There has been continued growth of home prices in the U.S. for the last 7 years. January, national home prices, including distressed sales, increased 12% from previous year. This is a 23rd consecutive month of yearly increases. Although severe weather affects home prices, analysts do not agree. The weather did not have a negative affective on home prices in January.
Quote from Dr. Mark Fleming, chief economist for CorLogic. “Polar vortices and a string of snow storms did not manage to weaken house price appreciation in January,” said Dr. Mark Fleming, chief economist for CoreLogic. “The last time January month-over-month and year-over-year price appreciation was this strong was at the height of the housing bubble in 2006.” National Association of Realtors informs that the national median existing-home price was $188,900 in January, increasing 10.7 percent year-over-year. Nationwide, 22 states and the District of Columbia are at or within 10 percent of their peak home price appreciation. This past year, home prices in seven states which includes California grew faster than the nation as a whole.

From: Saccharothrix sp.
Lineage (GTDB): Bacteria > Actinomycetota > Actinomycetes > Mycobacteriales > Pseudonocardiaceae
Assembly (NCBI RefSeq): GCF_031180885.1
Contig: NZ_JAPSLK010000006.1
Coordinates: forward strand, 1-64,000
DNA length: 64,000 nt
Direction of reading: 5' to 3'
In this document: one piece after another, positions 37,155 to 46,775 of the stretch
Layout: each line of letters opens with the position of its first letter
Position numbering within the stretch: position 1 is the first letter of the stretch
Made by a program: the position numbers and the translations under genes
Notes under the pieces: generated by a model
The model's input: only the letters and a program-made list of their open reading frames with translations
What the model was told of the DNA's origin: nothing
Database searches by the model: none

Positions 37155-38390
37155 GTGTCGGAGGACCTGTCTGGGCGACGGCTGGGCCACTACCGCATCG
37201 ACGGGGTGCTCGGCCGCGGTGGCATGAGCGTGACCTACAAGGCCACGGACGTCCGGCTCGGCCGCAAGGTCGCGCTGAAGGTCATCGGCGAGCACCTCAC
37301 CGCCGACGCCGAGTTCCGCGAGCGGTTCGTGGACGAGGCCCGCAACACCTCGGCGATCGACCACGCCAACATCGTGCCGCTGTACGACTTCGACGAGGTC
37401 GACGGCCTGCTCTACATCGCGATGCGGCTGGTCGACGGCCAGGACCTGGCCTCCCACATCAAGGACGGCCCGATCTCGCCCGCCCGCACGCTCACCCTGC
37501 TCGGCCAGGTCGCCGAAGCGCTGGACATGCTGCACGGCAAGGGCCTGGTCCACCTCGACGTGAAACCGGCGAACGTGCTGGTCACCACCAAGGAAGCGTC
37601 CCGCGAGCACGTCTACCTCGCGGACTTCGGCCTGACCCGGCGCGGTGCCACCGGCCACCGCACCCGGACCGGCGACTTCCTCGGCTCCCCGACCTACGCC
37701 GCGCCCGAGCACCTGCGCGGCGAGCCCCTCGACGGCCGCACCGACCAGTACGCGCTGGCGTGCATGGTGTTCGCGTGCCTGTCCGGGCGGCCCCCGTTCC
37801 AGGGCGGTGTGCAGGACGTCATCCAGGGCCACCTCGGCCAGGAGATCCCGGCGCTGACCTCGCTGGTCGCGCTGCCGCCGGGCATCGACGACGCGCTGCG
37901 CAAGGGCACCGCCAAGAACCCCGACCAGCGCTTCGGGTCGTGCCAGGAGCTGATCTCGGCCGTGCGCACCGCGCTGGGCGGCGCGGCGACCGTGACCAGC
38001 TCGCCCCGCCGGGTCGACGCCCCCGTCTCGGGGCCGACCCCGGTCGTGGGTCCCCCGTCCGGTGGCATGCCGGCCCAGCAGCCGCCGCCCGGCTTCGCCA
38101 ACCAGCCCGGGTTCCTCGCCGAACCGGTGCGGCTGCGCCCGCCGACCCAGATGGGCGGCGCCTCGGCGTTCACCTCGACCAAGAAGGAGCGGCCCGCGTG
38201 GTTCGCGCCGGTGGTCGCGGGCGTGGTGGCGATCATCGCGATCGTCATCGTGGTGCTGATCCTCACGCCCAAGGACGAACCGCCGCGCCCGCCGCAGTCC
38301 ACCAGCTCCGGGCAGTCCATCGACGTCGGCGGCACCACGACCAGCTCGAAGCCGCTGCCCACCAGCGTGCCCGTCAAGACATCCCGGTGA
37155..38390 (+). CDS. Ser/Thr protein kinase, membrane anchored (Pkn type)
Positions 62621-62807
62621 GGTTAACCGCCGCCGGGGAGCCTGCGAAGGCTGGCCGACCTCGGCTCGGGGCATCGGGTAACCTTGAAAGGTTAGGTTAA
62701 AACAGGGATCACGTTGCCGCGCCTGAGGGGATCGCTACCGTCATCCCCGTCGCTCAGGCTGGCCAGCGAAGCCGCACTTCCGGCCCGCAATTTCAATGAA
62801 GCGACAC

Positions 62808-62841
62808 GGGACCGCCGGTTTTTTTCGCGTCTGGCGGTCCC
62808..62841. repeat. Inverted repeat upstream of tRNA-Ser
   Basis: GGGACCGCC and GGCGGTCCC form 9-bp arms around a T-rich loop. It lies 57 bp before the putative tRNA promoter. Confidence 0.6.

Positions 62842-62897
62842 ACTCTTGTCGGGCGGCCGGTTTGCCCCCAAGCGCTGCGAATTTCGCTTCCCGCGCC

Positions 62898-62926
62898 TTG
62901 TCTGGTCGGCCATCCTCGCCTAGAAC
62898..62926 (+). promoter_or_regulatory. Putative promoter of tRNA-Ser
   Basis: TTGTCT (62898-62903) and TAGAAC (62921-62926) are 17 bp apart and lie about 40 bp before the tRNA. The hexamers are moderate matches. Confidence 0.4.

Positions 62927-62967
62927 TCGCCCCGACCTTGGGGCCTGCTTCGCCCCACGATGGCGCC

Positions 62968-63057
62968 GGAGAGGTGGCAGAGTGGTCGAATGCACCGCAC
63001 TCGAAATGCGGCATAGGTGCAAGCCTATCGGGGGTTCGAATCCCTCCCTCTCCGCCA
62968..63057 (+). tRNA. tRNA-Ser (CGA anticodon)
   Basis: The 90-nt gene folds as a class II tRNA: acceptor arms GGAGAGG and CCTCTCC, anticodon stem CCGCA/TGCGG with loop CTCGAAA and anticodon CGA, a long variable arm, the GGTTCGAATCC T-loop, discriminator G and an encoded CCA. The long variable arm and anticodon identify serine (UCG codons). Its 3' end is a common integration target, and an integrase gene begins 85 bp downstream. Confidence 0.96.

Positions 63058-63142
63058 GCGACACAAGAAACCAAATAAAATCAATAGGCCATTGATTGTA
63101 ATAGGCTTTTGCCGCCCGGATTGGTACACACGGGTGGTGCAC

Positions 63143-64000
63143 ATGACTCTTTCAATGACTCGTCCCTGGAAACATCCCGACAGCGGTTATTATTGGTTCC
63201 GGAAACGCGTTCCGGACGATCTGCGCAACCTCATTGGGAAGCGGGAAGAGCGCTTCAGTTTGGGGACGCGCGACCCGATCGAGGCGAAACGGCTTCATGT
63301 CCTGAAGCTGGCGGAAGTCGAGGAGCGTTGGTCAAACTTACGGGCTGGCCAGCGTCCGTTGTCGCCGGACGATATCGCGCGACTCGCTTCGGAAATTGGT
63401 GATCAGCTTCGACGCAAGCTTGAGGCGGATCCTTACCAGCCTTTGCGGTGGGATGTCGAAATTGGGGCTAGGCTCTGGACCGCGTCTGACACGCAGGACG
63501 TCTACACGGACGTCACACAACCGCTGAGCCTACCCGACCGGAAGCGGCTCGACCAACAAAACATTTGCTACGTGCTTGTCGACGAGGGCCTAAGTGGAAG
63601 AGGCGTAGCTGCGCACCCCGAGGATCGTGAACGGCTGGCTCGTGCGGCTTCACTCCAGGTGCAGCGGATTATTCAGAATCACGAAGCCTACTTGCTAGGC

“Excluding distressed sales, all 50 states and the District of Columbia showed year-over-year home price appreciation for January,” said Anand Nallathambi, president and CEO of CoreLogic. “Nationwide price growth like this should continue as the market comes out of hibernation for the spring buying season.” Looking ahead, courtesy of CoreLogic, home prices and distressed sales, will increase 12.5 percent in February, compared to the previous year. They are expected to increase 0.7 percent on a monthly basis.
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